Heating houses by sunlight
When is it appropriate to use PV cells?
- PV cells are particularly appropriate in situations where maintenance is difficult, as they dont have any moving parts. For example, lighthouses in the UK are being converted to solar electricity, because its easier and cheaper to maintain PV cells than diesel generators in inaccessible, stormy places.
- PV cells are ideal for calculators, which need a tiny amount of power and are used in daylight.
- In many isolated parts of Africa, there is little water and not enough wind to generate electricity. The only choices are to use diesel generators or PV cells, and in the long run PVs often prove cheaper.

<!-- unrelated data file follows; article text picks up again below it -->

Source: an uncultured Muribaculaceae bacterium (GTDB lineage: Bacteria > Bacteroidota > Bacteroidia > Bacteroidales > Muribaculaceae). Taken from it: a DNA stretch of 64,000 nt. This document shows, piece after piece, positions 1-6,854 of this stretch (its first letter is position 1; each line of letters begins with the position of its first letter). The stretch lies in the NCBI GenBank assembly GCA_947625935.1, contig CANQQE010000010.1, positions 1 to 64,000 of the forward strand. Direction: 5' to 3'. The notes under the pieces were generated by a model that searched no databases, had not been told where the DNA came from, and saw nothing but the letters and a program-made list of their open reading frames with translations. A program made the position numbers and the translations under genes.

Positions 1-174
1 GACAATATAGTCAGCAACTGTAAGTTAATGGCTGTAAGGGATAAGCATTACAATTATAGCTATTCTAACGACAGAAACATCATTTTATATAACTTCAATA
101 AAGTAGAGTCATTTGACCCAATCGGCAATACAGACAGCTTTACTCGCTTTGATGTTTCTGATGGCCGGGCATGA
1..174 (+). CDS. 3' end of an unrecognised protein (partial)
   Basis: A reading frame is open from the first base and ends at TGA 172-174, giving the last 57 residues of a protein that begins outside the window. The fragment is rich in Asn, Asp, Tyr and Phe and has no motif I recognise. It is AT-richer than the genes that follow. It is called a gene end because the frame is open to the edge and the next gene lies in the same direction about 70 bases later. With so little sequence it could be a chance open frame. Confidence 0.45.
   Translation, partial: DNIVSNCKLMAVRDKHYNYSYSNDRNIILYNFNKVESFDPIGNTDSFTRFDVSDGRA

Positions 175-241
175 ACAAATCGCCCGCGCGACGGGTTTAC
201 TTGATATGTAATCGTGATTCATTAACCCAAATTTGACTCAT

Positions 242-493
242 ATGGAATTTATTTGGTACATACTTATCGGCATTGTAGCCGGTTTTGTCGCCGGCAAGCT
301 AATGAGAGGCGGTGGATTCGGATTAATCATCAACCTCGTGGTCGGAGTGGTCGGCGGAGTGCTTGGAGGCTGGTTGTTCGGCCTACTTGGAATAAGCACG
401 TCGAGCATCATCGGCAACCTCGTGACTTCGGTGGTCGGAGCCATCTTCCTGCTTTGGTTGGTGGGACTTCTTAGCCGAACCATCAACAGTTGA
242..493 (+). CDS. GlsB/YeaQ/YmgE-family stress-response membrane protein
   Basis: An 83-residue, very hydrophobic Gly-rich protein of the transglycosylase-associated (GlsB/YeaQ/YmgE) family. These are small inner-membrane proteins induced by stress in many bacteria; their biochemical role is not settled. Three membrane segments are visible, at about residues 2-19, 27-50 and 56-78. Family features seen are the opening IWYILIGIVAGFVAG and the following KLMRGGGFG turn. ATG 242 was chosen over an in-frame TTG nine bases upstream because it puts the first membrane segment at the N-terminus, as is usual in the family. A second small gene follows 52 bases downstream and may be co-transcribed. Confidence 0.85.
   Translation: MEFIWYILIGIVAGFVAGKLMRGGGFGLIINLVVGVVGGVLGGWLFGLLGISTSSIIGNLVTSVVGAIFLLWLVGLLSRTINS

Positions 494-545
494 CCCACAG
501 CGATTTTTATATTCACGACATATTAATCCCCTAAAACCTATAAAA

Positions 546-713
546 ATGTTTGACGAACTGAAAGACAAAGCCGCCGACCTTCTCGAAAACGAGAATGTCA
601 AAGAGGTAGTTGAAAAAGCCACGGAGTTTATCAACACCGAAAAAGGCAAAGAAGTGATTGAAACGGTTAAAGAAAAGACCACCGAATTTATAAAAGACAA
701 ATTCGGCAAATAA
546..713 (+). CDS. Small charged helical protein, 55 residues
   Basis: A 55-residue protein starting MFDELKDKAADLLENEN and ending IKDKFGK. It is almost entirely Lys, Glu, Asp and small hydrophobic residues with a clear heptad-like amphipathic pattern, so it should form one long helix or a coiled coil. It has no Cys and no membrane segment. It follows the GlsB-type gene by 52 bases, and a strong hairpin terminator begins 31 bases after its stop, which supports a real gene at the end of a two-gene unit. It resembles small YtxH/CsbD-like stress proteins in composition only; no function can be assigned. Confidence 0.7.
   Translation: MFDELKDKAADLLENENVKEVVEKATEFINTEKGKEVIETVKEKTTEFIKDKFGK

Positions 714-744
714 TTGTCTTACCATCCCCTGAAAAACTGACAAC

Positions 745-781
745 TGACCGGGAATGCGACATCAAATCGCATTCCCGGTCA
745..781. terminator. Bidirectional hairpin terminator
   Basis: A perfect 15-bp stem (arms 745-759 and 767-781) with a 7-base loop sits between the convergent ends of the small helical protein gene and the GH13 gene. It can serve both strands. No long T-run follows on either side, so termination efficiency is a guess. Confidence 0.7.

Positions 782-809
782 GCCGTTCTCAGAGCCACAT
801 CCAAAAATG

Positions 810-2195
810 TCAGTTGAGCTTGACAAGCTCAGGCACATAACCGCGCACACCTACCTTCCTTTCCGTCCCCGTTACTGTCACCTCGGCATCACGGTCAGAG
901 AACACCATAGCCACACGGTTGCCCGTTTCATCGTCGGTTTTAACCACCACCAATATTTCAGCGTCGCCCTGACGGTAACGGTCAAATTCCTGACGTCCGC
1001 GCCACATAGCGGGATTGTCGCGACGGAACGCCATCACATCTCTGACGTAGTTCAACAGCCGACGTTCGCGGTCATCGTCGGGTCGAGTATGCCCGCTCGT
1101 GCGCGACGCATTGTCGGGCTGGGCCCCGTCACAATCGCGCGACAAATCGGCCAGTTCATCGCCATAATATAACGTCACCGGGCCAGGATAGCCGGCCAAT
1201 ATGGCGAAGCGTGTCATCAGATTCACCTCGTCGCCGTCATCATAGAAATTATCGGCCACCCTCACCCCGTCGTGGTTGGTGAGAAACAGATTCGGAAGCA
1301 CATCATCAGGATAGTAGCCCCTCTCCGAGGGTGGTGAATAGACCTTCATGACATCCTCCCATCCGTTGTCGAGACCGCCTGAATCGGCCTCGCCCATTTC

- To produce large-scale power, PV cells can be put on south-facing roofs in built-up areas. The electricity can then be used in the buildings and any extra fed into the mains. In a project near Amsterdam, 2500 square metres of solar cells have been put on the roofs of 72 houses, delivering 200,000 kilowatt-hours per year (enough for 150 families).
However, PV cells are not always an appropriate solution and in Europe it is important to investigate wind, tidal and other energy sources, which work when there is less sunlight and are much cheaper.